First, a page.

Top 10 Ransomware

Dharma – RansomwareThe ransomware appends various extensions to infected files and is a variant of CrySiS. The malware has been in operation since 2016 and the threat actors behind the ransomware continue to release new variants which are not decryptable.
WannaCry – RansomwareThe ransomware uses exploits leaked by the Shadow Brokers and has infected a large number of computers including those in the government, telecom, and educational sectors. Files are encrypted denoted by the .WNCRYT extension. The bounty for WannaCry ranges from $300 to $600 but payments may not be uniquely associated with a system.
Fake Globe – RansomwareThe ransomware impersonates Globe ransomware and appends various extensions to encrypted files. The ransomware continues to evolve and multiple variants continue to appear in the wild. The malicious software is also known as Globe Imposter, Ox4444, and GUST. Victims are required to email the threat actor for the decryption key to gain access to the encrypted files.
Scarab – RansomwareThe ransomware uses AES encryption and adds various extensions to infected files. In November 2017 it was discovered the Necurs botnet was used to spread the malicious software. Multiple variants of the ransomware continue to appear on the threat landscape.
Stop – RansomwareThe ransomware uses AES encryption and adds one of more than 20 different extensions to infected files. The malicious software was discovered at the end of 2017 with new variants appearing on the threat landscape throughout 2018 and into 2019. The ransom note for some variants report to give the victim a 50% discount if the threat actor is contacted via email within 72 hours.
Ryuk – RansomwareThe ransomware uses AES and RSA encryption and demands between 15 and 50 Bitcoin for the decryption key. The malicious software kills hundreds of processes and services and also encrypts not only local drives but also network drives. The attacks are reported to be targeted at organizations that are capable of paying the large ransom demanded. Variants found in mid 2019 will not infect the system if the computers IP address or computer name is part of a blacklist.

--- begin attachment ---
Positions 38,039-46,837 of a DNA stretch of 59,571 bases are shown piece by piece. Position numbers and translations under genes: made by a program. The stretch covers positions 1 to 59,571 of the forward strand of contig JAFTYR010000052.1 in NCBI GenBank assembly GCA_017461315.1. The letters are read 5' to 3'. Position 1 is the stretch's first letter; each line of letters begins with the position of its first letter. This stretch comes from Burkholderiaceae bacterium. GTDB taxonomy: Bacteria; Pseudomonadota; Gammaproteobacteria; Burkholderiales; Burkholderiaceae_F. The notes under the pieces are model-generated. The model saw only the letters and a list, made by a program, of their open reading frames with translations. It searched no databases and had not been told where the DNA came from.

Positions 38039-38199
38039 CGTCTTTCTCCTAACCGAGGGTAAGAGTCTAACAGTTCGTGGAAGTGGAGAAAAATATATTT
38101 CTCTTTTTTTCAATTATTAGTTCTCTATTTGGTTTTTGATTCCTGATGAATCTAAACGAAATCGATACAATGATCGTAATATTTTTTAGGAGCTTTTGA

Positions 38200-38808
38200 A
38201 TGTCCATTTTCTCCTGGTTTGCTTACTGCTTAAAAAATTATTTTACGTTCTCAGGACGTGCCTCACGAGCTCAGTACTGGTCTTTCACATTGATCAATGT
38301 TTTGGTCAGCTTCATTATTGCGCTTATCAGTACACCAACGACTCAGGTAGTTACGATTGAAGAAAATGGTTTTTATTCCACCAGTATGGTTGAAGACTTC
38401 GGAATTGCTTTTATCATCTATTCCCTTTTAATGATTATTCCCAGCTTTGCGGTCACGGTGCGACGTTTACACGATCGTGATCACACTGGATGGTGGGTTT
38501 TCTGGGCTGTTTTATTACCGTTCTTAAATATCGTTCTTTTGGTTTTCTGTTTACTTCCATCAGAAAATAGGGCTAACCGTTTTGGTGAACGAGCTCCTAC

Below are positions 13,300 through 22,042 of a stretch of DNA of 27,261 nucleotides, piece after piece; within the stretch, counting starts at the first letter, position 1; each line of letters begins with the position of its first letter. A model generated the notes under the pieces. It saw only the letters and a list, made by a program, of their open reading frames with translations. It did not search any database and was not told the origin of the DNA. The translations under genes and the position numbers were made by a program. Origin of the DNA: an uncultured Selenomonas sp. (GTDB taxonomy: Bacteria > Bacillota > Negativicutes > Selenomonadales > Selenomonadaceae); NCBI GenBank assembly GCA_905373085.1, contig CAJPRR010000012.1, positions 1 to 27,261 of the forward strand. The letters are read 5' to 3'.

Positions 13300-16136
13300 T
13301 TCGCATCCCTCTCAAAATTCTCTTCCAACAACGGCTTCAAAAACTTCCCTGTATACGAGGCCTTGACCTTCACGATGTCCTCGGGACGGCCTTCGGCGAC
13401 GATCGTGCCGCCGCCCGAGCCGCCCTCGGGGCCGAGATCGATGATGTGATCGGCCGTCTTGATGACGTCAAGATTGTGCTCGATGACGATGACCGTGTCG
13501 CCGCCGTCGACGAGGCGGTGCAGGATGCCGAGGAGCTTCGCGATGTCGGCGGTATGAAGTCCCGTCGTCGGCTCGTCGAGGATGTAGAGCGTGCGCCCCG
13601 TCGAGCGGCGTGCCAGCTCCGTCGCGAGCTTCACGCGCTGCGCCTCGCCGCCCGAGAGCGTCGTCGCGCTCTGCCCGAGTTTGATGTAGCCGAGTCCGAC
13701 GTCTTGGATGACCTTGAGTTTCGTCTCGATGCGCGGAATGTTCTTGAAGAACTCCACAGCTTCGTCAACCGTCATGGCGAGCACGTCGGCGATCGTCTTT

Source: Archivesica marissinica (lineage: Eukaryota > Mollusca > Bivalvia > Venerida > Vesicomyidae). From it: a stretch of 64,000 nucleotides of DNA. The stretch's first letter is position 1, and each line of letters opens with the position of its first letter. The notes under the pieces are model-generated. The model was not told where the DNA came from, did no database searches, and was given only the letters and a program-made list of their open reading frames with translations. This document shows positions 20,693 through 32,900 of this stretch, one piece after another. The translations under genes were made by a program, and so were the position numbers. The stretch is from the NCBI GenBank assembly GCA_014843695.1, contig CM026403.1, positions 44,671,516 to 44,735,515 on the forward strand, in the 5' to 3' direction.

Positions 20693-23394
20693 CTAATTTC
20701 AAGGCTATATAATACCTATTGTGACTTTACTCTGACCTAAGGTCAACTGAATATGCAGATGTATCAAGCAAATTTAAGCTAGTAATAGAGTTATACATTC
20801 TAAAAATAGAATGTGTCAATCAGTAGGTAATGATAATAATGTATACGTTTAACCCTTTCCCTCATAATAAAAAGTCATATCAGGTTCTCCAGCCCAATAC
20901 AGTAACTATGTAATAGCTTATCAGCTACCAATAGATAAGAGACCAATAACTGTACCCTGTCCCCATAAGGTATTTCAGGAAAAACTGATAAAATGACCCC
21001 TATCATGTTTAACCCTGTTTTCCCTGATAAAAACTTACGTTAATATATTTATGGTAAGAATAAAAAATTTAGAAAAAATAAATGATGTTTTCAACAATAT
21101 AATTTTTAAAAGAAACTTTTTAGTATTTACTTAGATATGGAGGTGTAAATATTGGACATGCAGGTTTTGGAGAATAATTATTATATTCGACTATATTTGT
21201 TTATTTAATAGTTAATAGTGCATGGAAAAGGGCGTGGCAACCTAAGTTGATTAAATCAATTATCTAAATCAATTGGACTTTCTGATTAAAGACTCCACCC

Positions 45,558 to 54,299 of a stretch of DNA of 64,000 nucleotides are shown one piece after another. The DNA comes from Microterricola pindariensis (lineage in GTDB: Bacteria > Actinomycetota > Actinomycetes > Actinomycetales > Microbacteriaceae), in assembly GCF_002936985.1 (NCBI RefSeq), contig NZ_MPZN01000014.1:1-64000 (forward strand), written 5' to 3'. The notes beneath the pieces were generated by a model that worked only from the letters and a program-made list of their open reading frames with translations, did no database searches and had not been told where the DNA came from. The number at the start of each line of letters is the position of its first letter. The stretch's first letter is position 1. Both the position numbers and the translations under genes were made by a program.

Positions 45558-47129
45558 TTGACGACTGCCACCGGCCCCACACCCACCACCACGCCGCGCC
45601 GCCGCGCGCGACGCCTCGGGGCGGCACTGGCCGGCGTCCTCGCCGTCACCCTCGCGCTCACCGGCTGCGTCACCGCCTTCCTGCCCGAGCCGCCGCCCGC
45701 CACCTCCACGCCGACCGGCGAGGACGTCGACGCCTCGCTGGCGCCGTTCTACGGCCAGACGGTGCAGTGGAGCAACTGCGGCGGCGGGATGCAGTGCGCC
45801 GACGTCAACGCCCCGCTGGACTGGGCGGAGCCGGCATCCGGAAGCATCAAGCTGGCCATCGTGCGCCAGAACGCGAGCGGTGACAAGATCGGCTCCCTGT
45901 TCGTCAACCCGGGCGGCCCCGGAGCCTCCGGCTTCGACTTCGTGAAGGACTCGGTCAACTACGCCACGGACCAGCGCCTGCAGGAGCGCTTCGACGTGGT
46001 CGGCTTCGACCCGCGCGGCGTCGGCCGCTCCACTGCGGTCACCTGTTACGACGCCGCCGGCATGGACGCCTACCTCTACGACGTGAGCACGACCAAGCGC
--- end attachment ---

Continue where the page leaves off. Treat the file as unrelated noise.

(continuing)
GandCrab 5 – RansomwareThe ransomware appends random extensions to encrypted files and directs the victim to an html file for instructions on how to decrypt infected files. The threat actor demands the ransom be paid in either Bitcoin or DASH. GandCrab 5 also scans network shares and mapped drives to find files to encrypt. The threat actors behind the ransomware use a variety of infection vectors including PowerShell, Botnets, Exploit Kits, Trojanized Programs, SpearPhishing, and Remote Desktop.
MegaCortex – RansomwareThe ransomware appends “.aes128ctr” to infected files and requires the victim to email the threat actor for the decryption key. The malware is affecting companies in multiple countries by using the companies Microsoft Windows domain controllers to distribute the ransomware to all workstations.
Sodinokibi – RansomwareThe ransomware appends a random extension to encrypted files and reports to double the price of the ransom if not paid on time. The malware is actively being distributed in the wild through Managed Service Providers, taking advantage of server flaws, spam campaigns, and through exploit kits.
LooCipher – RansomwareThe ransomware demands 300 EUR for the decryption key and will delete the key if the ransom is not paid within 5 days. The malware is distributed in a malicious Microsoft Word document and appends the .lcphr extension to encrypted files.

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